Time to hit the beach! Join long-time Buckroe Beach resident Martha F. Morris for a virtual stroll down memory lane—or boardwalk in this case, to hear stories of one of the city’s most precious gems in “Bygone Summers at Buckroe” as the season closer of the Hampton History Museum’s free “Lunch in Time” series on Wednesday, May 15, 12:00-1:00 p.m.
Travel back in time to this historic vacation destination where generations of Hamptonians have lived, worked and played. Morris will share highlights from her treasure trove of historic images and memorabilia to get attendees in a nostalgic summertime frame of mind.
Martha will dive deep into Buckroe’s past back to 1607, as well as the Civil War and Buckroe Plantation. She’ll cover the first Buckroe Hotel and bathhouse that opened 1897, a time when men and women had to bathe separately in roped off areas, and the opening of the beloved Buckroe Beach Amusement Park. Also to be covered are bustling early 1900s that brought with it many new hotels and attractions made accessible with streetcars and rail service. She’ll talk about the devastating impact of the Great Hurricane of 1933 on the seaside community. A new era came when Peter Stieffen and family purchased the amusement park in the 1940s, and Martha will discuss the changes that took place in the post WWII era and 1950s up through the late 1970s.
Martha's’ family moved from Lynchburg, VA to Buckroe when she was a year old. Her father had spent summers in Buckroe growing up, and it was always his desire to one day return and live there. At age 15, her first job was during the summer of 1974 between 9th and 10th grade at one of the beach’s float “houses” renting out umbrellas and floats to beachgoers. This is when she began collecting keepsakes that she made at the Penny Arcade, along with Buckroe postcards, photographs, matchbook covers, advertising and other mementoes, including printing plates, glassware, restaurant menus, correspondences, home movies and historical memorabilia from the Shelton Home, Buckore Beach Fire Department, some of which she will bring to the museum for her talk.
I was born in Lynchburg, VA in 1959, the oldest of three children. When I was a year old (1960) my father was offered a job at the Shipyard and we moved to Hampton but, more specifically, to Rogers Avenue in Buckroe.
Both of my parents’ families were originally from the Lynchburg/Appomattox, VA area, but my father grew up in Richmond and lived there for thirty years, until he married my mother in 1957.
Beginning in the early 1930’s up to and through the early 1960’s, my father’s family spent all their summers at Buckroe Beach in a cottage on 2nd Street. I believe it was always my father’s intent to eventually come back and settle in Buckroe. My father loved the summers at Buckroe and made many lifelong friends in the area.
They spent the entire summer at Buckroe and were free to roam from dawn to dusk. I have heard my aunt tell us many times that they would stay in Buckroe just as long as they could, taking the train home to Richmond the day before school began. They cut it so close that they had to actually stop on Broad Street, on their way home, to buy school shoes.
When I was in elementary school, I attended Francis Asbury in Fox Hill. The majority of my friends at school lived in Fox Hill and it was most definitely “frowned upon” to live in Buckroe. The summer prior to seventh grade was very sad for me as most of my friends were attending Benjamin Syms Jr. High and I was going to Buckroe. My parents back yard ended where the football field at Buckroe began. I hated the thought of attending Buckroe. It was old and it was hot (no a/c in 1971 – 1974) and rumor had it that it had the largest roaches in Hampton in it’s halls and lockers.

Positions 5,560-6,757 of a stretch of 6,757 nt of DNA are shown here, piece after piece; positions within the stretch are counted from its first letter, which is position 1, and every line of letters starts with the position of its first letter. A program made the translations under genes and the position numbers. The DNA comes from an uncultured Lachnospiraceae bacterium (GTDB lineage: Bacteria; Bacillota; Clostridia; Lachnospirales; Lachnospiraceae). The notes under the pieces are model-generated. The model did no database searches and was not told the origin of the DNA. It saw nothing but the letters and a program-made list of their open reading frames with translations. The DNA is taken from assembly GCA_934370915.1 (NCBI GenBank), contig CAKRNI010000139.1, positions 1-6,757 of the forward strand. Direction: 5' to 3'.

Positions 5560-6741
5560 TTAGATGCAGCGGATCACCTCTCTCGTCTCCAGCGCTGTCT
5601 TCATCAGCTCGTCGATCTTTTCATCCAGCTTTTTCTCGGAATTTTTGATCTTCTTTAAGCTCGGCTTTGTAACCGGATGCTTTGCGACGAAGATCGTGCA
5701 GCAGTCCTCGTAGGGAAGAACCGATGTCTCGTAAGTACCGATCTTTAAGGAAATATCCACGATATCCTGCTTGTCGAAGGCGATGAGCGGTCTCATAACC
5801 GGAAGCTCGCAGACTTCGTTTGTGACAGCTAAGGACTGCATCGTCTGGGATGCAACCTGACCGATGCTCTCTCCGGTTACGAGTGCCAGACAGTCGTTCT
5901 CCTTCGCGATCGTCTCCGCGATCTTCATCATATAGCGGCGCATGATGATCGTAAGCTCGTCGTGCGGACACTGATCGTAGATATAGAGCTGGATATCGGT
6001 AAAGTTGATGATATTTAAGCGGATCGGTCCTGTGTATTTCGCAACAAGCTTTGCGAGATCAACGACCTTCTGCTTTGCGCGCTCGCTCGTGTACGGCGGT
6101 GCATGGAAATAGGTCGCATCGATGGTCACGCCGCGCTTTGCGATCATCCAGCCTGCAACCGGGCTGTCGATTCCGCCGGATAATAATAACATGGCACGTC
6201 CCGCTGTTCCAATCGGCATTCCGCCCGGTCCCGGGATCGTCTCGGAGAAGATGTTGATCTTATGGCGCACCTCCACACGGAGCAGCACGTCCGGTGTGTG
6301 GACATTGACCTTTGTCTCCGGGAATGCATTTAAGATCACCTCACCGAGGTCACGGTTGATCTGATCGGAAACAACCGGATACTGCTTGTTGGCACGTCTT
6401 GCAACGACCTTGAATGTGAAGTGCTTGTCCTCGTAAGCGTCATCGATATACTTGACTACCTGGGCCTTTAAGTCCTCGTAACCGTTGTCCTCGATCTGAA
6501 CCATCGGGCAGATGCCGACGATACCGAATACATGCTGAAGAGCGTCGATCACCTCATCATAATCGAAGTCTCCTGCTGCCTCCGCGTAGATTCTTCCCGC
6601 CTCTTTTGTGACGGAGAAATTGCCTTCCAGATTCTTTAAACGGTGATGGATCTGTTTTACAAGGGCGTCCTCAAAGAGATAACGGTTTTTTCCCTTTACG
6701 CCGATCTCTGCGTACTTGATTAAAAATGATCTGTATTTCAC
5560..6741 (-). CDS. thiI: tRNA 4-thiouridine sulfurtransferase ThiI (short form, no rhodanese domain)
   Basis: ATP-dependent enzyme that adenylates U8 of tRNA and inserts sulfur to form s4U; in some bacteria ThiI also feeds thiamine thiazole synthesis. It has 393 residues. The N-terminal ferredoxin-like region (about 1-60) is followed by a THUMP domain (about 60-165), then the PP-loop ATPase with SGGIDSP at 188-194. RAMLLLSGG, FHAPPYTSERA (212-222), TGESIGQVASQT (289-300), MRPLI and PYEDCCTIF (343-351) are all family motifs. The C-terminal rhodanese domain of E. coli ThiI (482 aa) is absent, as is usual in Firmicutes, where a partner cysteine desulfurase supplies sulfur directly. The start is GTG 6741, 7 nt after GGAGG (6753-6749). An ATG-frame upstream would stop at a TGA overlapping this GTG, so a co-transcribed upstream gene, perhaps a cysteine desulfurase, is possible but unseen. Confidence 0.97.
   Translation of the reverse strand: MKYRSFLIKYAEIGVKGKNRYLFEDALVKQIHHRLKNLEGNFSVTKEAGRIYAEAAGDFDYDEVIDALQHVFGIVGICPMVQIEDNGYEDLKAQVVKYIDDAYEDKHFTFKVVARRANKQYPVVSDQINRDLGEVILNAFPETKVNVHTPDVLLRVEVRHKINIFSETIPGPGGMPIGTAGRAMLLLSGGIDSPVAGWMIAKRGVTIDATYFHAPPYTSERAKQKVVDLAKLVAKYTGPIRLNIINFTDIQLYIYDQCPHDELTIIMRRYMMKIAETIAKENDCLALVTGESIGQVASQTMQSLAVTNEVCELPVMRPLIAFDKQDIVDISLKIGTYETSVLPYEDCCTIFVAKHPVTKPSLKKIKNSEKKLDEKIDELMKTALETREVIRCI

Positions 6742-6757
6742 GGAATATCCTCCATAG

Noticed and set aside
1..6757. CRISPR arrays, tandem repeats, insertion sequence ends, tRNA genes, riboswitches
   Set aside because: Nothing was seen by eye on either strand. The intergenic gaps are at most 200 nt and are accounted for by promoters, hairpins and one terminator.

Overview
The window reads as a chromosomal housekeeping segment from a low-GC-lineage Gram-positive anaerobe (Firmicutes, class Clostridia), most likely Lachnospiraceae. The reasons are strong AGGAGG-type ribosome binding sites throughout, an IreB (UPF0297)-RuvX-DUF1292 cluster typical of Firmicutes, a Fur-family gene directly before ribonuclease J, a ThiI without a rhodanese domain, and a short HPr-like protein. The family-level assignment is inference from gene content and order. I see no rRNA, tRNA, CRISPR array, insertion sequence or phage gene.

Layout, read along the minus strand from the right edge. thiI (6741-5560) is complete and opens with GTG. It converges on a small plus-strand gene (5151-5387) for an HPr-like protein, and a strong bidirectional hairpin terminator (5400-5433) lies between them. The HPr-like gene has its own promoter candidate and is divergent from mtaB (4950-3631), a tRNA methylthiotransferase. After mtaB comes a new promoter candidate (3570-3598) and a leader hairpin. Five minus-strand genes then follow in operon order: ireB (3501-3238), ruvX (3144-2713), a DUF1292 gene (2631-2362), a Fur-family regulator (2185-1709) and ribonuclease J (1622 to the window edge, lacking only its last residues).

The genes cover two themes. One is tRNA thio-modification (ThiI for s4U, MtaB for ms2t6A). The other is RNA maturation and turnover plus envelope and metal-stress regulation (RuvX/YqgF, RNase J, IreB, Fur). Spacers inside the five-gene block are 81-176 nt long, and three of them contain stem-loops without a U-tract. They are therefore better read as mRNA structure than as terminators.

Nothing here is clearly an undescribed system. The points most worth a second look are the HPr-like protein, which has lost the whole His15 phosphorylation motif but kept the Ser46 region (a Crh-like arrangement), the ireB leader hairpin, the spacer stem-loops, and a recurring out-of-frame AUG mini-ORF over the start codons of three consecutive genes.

Now, I can’t even imagine what I would be like had I not gone to Buckroe Jr. High School. The connection formed between the students was almost like a family. I am still great friends with the people I met at Buckroe as well as many of the teachers. You can’t explain that connection unless you were there. It was very special! As soon as it began to get warm, we would walk to the beach after school each day on the way home. The school was only a few blocks from the beach.
I got a job at the beach the summer between 9th and 10th grade when I was fifteen (1974) in the float “houses” renting out umbrellas and floats. I made $6.00 per day and bought all my school clothes for 10th grade with the money I made that summer. That is when I began collecting Buckroe memorabilia.
Beginning in 1974, we worked at the beach all day, walked home and took a shower, ate dinner and walked back to the beach at night and sat on the seawall (this is when there was a road that ran in front of the beach), rode around and around and around Buckroe with our friends and went in and out of the Amusement Park riding the roller coaster and playing foozball and pinball in the Penny Arcade.
I started collecting random Buckroe postcards and the little keepsakes you could make in the Penny Arcade and expanded over the years to benches, tables, ornamental trim from the casino (where the vaudeville acts played), small plaster of paris statues, pinball machine plates, bath house keys, stock certificates, advertising brochures from different eras, between 300 and 350 different postcards, loads of photographs, rolls of tickets from different eras, printing plates, glassware, letterheads, restaurant menus, Pier 1 memorabilia, printing stamps, correspondence, old home movies, historical memorabilia from The Shelton Home, Buckroe Beach Fire Department match book covers, advertising pieces, photographs, and more.
Lunch in Time
Admission is free and open to the public. Attendees are encouraged to bring a bag lunch. The museum will provide free dessert.
Our lunchtime series will go on hiatus for the summer to return refreshed in September.